Another safety detail: Insarag certified USAR teams must have completed the BSITF (Basic Security in the Field) United Nations Course for all staff.
Also, depending on the information the team collects about the area to which they are activated, their uniformity must be adapted in the way that it is most appropriate to the climatic characteristics of the damaged area.
A member of the health team (medical or nurse) during the search for victims performs the quantification and identification of members of the group when they are admitted and when they leave in the midst of the rubble of the sweeping area.
In addition to the above, before initiating action manoeuvres, an evacuation plan must be planned in case of new earthquake aftershocks, or other adversities.
TECHNOLOGICAL PREPARATION AND FUNGIBLE AND COORDINATING MATERIAL
I have already talked about several measures that are carried out before the activation of the group. There are also other very important ones to value. In ERICAM we are continuously informed of the catastrophes that occur, thanks to the GDACS, to which we are connected. The GDACS (www.gdacs.org) is a warning and coordination system for disaster response, which provides information almost in real time to the community, about catastrophes and natural events that occur all around the world.
It also provides tools to facilitate the coordination of the response. It is activated when the affected country has exceeded its capacity to assimilate the disaster.
Before starting the search tasks in collapsed structures ,the coordination of media and workplaces is essential. To achieve this, the coordination center from the country of arrival will provide the team with maps to delimit and sectorize the areas in which they will work.
An extra piece of material to be always brought about is spray paint. This is very important, because it serves as an instrument for marking and signalling the collapsed structures on which the team members work, both in the search phase, and in the rescue phase, and also when they have finished.
The international INSARAG coding system allows, by means of a code known to all, to provide specific information to any USAR person or group that approaches the area.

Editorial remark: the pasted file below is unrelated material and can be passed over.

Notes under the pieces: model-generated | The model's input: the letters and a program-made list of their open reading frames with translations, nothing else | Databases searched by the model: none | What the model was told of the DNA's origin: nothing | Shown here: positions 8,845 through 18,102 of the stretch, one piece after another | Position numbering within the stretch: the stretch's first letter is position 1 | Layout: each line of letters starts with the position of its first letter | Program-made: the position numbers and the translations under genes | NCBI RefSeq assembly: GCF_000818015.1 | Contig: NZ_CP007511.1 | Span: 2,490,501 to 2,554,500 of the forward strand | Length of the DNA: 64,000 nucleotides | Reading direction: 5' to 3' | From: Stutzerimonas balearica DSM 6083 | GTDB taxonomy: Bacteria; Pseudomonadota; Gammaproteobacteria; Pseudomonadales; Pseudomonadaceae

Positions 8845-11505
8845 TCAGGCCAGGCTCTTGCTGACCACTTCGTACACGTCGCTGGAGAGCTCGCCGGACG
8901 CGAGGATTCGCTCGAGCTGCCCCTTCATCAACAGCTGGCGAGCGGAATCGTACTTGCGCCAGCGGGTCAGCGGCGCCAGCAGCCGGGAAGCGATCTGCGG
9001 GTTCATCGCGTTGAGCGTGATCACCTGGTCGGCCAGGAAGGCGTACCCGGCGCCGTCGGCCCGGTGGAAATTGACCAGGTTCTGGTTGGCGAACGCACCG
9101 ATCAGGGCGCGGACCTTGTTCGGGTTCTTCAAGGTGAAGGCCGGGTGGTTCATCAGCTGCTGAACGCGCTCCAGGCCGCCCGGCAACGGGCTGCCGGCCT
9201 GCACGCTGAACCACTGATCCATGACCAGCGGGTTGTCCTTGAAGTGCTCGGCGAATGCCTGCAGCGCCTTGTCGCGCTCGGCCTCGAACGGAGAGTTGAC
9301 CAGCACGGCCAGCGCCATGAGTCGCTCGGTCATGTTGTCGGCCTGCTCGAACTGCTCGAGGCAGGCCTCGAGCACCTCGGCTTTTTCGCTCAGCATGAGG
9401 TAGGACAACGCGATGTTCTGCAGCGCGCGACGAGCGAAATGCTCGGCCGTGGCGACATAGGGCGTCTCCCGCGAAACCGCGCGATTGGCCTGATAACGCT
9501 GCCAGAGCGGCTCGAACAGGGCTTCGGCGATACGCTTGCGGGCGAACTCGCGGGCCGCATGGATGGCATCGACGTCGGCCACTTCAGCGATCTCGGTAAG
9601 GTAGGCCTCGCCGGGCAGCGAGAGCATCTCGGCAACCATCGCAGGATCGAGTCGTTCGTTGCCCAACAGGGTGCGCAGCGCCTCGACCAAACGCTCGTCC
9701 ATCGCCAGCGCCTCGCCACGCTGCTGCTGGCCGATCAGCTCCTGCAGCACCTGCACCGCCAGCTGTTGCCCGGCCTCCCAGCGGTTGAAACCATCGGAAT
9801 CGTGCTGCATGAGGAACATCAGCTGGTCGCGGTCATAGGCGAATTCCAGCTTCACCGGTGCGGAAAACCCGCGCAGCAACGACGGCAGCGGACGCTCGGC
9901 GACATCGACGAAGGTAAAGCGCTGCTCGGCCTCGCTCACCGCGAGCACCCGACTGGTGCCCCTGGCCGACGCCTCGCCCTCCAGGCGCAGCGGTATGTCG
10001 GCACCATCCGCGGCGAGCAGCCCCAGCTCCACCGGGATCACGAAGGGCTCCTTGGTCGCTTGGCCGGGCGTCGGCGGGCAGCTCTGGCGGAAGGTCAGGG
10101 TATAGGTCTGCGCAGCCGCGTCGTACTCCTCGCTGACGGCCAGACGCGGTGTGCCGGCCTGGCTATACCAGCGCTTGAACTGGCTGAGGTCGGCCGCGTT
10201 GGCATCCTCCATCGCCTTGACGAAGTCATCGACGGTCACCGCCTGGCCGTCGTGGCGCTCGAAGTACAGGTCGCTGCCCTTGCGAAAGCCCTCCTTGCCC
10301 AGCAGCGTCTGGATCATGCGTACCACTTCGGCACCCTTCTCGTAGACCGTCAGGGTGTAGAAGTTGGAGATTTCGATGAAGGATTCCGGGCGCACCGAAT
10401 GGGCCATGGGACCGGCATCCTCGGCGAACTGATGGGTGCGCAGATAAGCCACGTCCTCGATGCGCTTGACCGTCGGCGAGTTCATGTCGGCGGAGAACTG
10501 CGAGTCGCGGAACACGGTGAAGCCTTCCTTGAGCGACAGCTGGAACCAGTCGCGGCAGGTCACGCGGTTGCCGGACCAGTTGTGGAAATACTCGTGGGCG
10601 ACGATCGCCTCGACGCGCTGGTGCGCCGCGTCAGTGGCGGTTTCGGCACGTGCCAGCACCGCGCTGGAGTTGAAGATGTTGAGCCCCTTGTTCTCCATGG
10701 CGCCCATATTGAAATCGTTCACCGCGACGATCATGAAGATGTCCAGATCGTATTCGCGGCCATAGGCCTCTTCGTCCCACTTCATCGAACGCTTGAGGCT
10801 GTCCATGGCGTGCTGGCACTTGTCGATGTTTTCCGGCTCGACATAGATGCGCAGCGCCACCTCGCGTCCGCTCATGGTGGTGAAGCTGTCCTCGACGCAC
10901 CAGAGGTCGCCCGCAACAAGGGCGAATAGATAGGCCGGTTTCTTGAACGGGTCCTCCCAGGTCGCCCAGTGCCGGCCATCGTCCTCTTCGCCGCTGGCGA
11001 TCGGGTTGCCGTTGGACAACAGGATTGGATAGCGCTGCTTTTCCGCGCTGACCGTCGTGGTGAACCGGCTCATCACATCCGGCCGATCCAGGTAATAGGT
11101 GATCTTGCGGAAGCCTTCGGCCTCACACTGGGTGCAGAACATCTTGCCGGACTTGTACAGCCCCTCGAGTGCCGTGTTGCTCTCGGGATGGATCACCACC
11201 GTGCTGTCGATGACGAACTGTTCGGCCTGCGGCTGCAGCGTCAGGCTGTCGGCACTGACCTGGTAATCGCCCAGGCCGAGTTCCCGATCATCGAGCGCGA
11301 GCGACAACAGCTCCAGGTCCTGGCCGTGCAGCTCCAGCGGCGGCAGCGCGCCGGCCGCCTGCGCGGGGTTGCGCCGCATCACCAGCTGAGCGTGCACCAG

The marking is done in a visible area of the collapsed structure. It allows all teams to share key information, such as the internal state of the structure, if there are additional dangers, the number of victims alive, the number of dead people that have been found, and through visual signage it allows others to identify the equipment that has worked in that area.
The start-up of USAR teams favors the coordination of disaster relief. The specific health profile for the staff, both medical and nursing, that integrates these teams, is far from the merely assistance, but it is much broader than that required for work in daily emergency services.
It is beneficial to publicize and promote the development of skills and knowledge of firefighters, nurses, medicine, emergency technicians and dog guides required for this field.
Unfortunately regarding the work we did in Ecuador, the statistics were confirmed about the difficulty of finding living victims as time goes by. Our work was otherwise productive in favour of the affected population.
- Guías Insarag https://www.insarag.org/methospa/guias [11/12/2019]
- INSARAG Guidelines Vol II Manual A – SPA pp. 39 y 40
- Manejo Médico de Pacientes Atrapados con Sindrome de Aplastamiento Medical Guidance Note. Translated by Soledad Gómez de la Oliva (2016)
- https://extranet.who.int/emt/content/management-limb-injuries-during-disasters-and-conflicts [09/12/2019]
- Procedimiento operativo del Equipo de Intervención Sanitaria de ERICAM. SUMMA112.
- Basic Security in the Field II (Spanish). https://training.dss.un.org/course/detail/19944 [09/12/2019]
- Global Disaster Alert and Coordination System http://www.gdacs.org/
- Búsqueda y rescate en estructuras colapsadas. Manual de campo. Oficina de Asistencia para desastres del Gobierno de Estados Unidos. (USAID) 2006.